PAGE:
So, a few final thoughts on these guys.

Coby Karl shot lights out last summer league, but this time around he was the focus of the offense and that always means a shooting percentage drop. The shooting levels may be pedestrian, but the higher true shooting percentage shows he was getting to the line, which is a nice new wrinkle from his game. Also, he played good defense, something we had not seen a lot out of him. His game has progressed a lot in the last year, and it makes you wonder how far it can continue to grow. I think he’s proving he can play in the NBA as a solid bench guy with a little more development.

Joe Crawford played better and better as the Summer League went on. He shot about two from beyond the arc a game, and hit those at a nice rate. He can get into the lane. His decision making and defense need work, but the Lakers might keep him on the roster to see how he develops. Simply put, in two years the Lakers have some decisions to make at PG — if, as we hope, Farmar can step up and grab the starting job the Lakers will be looking for a solid (and affordable) backup to him. Crawford may be able to develop into that guy, and keeping him around and on the D-Fenders may give you a chance to make that happen.

Nik Caner-Medley was the guy fans fell in love with because he just wanted it, out worked the other guys on the floor and showed a few skills. His offensive game needs polish, but he put up 19 against Minnesota. Another guy I’d like to see how he develops in a year of playing professionally (here or maybe overseas, although his outside shooting appears to need work to play effectively in Europe). If the Lakers could get him on the D-Fenders for a year he might be a guy who can be an effective bench player in a couple years.

Sharrod Ford and Lorenzo Mata-Real round out the list. They are examples of guys who are going to get paid to play and likely will have nice careers in Europe (Ford is already doing that), but are just not quite NBA guys. There is no shame in that — getting paid to play basketball in Spain or Italy sounds pretty damn good to some of us.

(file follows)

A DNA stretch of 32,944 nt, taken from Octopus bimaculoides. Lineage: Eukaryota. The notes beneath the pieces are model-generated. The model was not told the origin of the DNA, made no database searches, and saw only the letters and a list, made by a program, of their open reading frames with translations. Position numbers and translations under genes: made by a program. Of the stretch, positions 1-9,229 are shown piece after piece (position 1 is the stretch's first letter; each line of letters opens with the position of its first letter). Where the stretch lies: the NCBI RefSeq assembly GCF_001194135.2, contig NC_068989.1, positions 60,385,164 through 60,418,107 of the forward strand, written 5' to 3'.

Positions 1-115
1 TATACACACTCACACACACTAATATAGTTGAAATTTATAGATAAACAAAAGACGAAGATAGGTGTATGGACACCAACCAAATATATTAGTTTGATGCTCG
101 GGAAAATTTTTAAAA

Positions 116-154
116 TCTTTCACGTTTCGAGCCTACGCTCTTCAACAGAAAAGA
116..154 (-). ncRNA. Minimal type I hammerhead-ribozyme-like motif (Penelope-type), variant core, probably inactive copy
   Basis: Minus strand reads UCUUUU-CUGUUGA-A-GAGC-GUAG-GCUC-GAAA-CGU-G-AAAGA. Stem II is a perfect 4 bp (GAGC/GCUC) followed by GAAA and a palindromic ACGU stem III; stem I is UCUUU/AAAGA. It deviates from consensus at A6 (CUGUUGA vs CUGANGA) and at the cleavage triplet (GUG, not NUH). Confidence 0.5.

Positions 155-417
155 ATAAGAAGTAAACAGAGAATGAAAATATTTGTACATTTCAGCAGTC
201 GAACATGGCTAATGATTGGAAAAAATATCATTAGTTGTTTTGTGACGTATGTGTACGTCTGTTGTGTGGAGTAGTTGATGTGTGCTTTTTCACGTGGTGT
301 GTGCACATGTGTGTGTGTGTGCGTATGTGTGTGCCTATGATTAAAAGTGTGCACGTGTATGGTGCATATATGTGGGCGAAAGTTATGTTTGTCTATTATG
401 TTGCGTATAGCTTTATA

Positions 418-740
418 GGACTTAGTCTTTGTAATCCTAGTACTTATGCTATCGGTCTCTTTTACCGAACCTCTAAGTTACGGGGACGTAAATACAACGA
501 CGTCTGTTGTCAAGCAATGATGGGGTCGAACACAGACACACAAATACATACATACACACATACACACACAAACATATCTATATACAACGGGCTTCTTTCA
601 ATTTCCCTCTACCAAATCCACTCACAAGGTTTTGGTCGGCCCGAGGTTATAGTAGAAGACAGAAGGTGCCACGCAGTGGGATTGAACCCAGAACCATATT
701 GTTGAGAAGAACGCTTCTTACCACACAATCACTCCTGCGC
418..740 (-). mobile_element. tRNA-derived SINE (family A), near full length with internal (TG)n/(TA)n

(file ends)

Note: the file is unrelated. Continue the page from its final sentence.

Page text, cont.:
Guys like Ford and Mata-Real are what make up most of the Sumer League rosters, and frankly what makes the league so much fun every year. These are good players looking for a chance. All the attention goes to the stars — Kevin Love answered some questions about his athleticism and if he can play pro ball; Mayo showed the tantalizing talent of major stardom in flashes but has a lot to learn; Jarryd Bayless may be very good, as if Portland needed more young talent — but that is just a few. It’s the “average” guy trying to prove himself that makes the Summer League. I guess for us basketball junkies, its back to the world of speculation and free agency. Well, at least for a couple weeks until the Olympics start.

UPDATE: It’s official, Ronny Turiaf is now a member of the Golden State Warriors. Good on him. He is going to get paid and he is going to be somewhere he will get court time and a chance to really prove he deserves those minutes. I hope he does that. I think I speak for a lot of Laker fans in saying that wherever Ronny goes, he will remain one of my favorites.

On AM 570 today Matt “Money” Smith (who has some contacts as the Lakers broadcaster) said something interesting — part of the delay with making a decision on Turiaf is that the Lakers brass started having more in depth and serious talks with Sasha Vujacic’s agent. The reason was they could only sign one at these prices, they wanted Sasha but they wanted to make sure his demands were not unreasonable. That line of thinking makes a lot of sense. We’ll see if that comes to fruition in the next few days.

Also, the Turiaf move begs the question: Do the Lakers need one more big on the bench? If so, who can you get at a cheap price?


• Coby Karl continues to be the best player the Lakers have in the Summer League. We tend to think of him as a spot-up shooter but in this league he has shown he can put the ball on the floor, get in the lane and draw the foul. And he’s big and strong enough to still get the shot off while fouled. Also, against Philly, he played some pretty good defense on Thadeus Young.

• However, in the game against Philly (and apparently against Minnesota, which I have not seen) Joe Crawford has started to improve. He just looks more comfortable, picking his spots on when to attack and pass, looking more relaxed when he shoots. He also can get in the lane and score or draw a foul. I still think he needs a year in the D-League, but the fact he is finding a comfort level says something about his hoops IQ and willingness to learn.